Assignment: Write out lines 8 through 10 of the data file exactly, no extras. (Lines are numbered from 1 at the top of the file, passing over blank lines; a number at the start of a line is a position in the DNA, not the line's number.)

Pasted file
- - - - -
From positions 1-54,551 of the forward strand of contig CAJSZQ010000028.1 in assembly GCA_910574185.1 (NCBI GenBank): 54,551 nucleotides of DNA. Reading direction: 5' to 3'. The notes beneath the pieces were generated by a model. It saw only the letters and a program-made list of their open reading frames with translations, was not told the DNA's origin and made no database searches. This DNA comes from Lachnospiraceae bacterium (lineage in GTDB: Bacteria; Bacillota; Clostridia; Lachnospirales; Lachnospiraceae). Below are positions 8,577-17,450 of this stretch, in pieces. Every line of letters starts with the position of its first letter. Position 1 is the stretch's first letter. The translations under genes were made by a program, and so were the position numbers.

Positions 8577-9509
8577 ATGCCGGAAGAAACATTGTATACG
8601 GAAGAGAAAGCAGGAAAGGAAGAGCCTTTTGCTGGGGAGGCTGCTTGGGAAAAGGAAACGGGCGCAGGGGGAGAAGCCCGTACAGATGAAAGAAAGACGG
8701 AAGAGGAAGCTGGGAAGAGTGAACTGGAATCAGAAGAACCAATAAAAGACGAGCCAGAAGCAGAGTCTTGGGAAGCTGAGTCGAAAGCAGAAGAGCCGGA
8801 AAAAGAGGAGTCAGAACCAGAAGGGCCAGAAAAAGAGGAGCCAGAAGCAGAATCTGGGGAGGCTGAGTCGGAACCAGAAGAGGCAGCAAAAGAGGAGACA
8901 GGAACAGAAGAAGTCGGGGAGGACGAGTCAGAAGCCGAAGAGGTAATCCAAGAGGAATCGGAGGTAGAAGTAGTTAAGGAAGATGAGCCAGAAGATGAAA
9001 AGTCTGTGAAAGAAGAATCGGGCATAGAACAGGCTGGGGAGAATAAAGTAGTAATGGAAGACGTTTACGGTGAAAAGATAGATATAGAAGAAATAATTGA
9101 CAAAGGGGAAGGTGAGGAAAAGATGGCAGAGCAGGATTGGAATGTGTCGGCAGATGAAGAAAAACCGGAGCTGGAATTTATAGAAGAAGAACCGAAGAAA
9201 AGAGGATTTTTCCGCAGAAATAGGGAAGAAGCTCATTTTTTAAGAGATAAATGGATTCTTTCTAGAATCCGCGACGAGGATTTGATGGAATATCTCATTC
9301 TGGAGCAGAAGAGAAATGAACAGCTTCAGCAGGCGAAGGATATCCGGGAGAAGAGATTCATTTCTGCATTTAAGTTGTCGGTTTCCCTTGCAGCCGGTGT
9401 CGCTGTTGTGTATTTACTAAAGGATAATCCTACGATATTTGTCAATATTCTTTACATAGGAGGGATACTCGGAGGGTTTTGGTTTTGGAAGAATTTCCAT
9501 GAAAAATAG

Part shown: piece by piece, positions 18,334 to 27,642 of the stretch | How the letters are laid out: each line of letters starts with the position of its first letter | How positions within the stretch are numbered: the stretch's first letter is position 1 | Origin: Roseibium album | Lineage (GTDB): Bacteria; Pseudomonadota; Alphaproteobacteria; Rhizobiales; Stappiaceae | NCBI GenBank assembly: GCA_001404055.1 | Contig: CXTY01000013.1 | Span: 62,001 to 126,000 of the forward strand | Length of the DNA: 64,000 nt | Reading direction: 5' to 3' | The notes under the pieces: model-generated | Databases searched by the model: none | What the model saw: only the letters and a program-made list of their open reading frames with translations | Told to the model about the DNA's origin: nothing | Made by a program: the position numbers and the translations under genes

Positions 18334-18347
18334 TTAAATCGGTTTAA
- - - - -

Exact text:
9001 AGTCTGTGAAAGAAGAATCGGGCATAGAACAGGCTGGGGAGAATAAAGTAGTAATGGAAGACGTTTACGGTGAAAAGATAGATATAGAAGAAATAATTGA
9101 CAAAGGGGAAGGTGAGGAAAAGATGGCAGAGCAGGATTGGAATGTGTCGGCAGATGAAGAAAAACCGGAGCTGGAATTTATAGAAGAAGAACCGAAGAAA
9201 AGAGGATTTTTCCGCAGAAATAGGGAAGAAGCTCATTTTTTAAGAGATAAATGGATTCTTTCTAGAATCCGCGACGAGGATTTGATGGAATATCTCATTC